Refugees Get A Not-So-Warm Welcome In This Slovak Village

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Jacob Bojesson Foreign Correspondent
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Residents in a Slovak village have almost unanimously mobilized to make sure Syrian refugees don’t feel welcome as they fear “islamization” of their community.

The people of Gabcikovo staged a vote last month where 97 percent of the 5,000 residents said they were against housing refugees in an abandoned dormitory in town. (RELATED: ‘Culture Of Rape’ Taking Hold In Refugee Camps)

“They flew airplanes into the twin towers. Why not blow up the dam?” a local vegetable vendor in Gabcikovo said according to The Washington Post.

Over 500 asylum seekers have arrived since the facility eventually reopened last week. The locals have made their welcome so hostile many of them now want to continue their journey and settle in other countries.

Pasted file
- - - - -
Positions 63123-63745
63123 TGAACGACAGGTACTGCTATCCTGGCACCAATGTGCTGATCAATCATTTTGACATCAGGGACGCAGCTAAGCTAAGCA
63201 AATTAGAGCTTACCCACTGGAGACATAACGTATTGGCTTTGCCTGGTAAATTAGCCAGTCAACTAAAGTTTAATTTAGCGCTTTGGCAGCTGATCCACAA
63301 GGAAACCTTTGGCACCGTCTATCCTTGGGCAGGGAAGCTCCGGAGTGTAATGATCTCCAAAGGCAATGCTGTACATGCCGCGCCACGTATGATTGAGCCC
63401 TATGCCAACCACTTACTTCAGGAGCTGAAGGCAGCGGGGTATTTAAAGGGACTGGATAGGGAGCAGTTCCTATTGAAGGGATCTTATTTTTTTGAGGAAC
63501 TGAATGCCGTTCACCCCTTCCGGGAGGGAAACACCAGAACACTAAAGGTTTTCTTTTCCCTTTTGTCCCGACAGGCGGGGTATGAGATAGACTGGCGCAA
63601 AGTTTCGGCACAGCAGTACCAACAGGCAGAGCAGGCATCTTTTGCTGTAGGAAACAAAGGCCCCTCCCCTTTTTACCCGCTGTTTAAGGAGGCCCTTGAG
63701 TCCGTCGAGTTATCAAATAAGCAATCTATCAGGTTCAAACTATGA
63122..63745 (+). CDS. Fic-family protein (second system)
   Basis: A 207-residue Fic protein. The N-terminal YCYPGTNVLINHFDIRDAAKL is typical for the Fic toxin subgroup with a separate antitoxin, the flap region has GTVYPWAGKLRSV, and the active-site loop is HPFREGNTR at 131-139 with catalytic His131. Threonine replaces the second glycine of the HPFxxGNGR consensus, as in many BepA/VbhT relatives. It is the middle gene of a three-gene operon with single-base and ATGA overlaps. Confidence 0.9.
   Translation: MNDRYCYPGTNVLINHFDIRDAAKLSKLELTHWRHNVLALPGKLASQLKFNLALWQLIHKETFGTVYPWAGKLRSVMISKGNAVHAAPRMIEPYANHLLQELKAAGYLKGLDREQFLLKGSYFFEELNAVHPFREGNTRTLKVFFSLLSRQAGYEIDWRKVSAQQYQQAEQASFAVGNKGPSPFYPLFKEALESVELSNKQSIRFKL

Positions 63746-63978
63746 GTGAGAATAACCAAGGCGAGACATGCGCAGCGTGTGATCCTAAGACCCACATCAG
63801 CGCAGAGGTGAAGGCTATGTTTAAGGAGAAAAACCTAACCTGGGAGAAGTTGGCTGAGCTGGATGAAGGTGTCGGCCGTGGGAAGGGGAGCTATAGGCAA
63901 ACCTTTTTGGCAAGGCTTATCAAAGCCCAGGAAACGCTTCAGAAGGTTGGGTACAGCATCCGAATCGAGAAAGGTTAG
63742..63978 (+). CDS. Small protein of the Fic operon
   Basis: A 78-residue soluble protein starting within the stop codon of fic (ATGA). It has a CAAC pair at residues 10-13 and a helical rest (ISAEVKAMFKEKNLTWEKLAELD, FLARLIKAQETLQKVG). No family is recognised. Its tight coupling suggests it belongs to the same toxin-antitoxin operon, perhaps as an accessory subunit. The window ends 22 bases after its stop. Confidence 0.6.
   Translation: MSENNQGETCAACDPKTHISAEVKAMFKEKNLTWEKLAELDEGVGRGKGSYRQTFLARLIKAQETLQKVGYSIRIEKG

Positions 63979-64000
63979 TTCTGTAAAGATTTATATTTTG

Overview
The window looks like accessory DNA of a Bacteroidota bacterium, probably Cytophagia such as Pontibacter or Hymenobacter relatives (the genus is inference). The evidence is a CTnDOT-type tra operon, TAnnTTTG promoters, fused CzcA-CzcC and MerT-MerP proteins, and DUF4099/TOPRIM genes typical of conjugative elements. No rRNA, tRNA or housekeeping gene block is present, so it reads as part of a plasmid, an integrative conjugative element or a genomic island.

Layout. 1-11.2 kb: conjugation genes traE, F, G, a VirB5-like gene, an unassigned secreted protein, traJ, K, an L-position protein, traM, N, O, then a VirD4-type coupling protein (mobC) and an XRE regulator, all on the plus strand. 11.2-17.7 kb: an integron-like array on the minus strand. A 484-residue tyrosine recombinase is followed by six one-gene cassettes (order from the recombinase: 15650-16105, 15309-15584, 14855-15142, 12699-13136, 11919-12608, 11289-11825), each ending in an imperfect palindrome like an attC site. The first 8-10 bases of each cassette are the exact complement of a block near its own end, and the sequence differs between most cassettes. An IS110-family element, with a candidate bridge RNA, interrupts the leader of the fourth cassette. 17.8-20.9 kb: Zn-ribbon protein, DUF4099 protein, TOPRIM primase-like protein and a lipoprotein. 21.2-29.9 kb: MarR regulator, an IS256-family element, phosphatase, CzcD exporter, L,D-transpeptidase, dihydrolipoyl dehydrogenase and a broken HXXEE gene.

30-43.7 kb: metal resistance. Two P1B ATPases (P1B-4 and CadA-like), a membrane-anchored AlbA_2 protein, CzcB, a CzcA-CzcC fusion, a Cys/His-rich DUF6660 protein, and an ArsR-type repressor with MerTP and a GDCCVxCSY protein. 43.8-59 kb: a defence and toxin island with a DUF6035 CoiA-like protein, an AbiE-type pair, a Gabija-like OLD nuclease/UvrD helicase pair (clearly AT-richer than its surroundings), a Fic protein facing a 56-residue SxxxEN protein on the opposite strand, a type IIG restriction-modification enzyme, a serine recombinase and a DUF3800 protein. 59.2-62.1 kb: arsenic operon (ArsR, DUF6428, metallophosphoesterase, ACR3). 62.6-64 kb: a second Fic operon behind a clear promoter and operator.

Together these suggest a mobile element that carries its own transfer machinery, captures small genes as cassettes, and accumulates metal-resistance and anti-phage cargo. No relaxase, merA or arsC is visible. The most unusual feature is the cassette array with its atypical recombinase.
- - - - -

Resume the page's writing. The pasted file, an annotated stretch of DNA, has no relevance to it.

“I don’t want to be here. The police are watching,” one of the refugees told The National Geographic. “Sometimes you feel like no one respects you,” another refugee added.

Slovakia, one of the smaller states in the European Union with 5.4 million residents, was one of four countries that voted against spreading 120,000 asylum seekers across 28 nations last week. The measure forces Slovakia to take 802 of the immigrants.

Slovak leaders have been upfront about their fear for “islamization” and initially only agreed to open up borders as a shortcut for refugees on their way to Austria and Czech Republic. The government further said they would agree to take up to 200 Syrians on the condition that they are all Christian, according to BBC.

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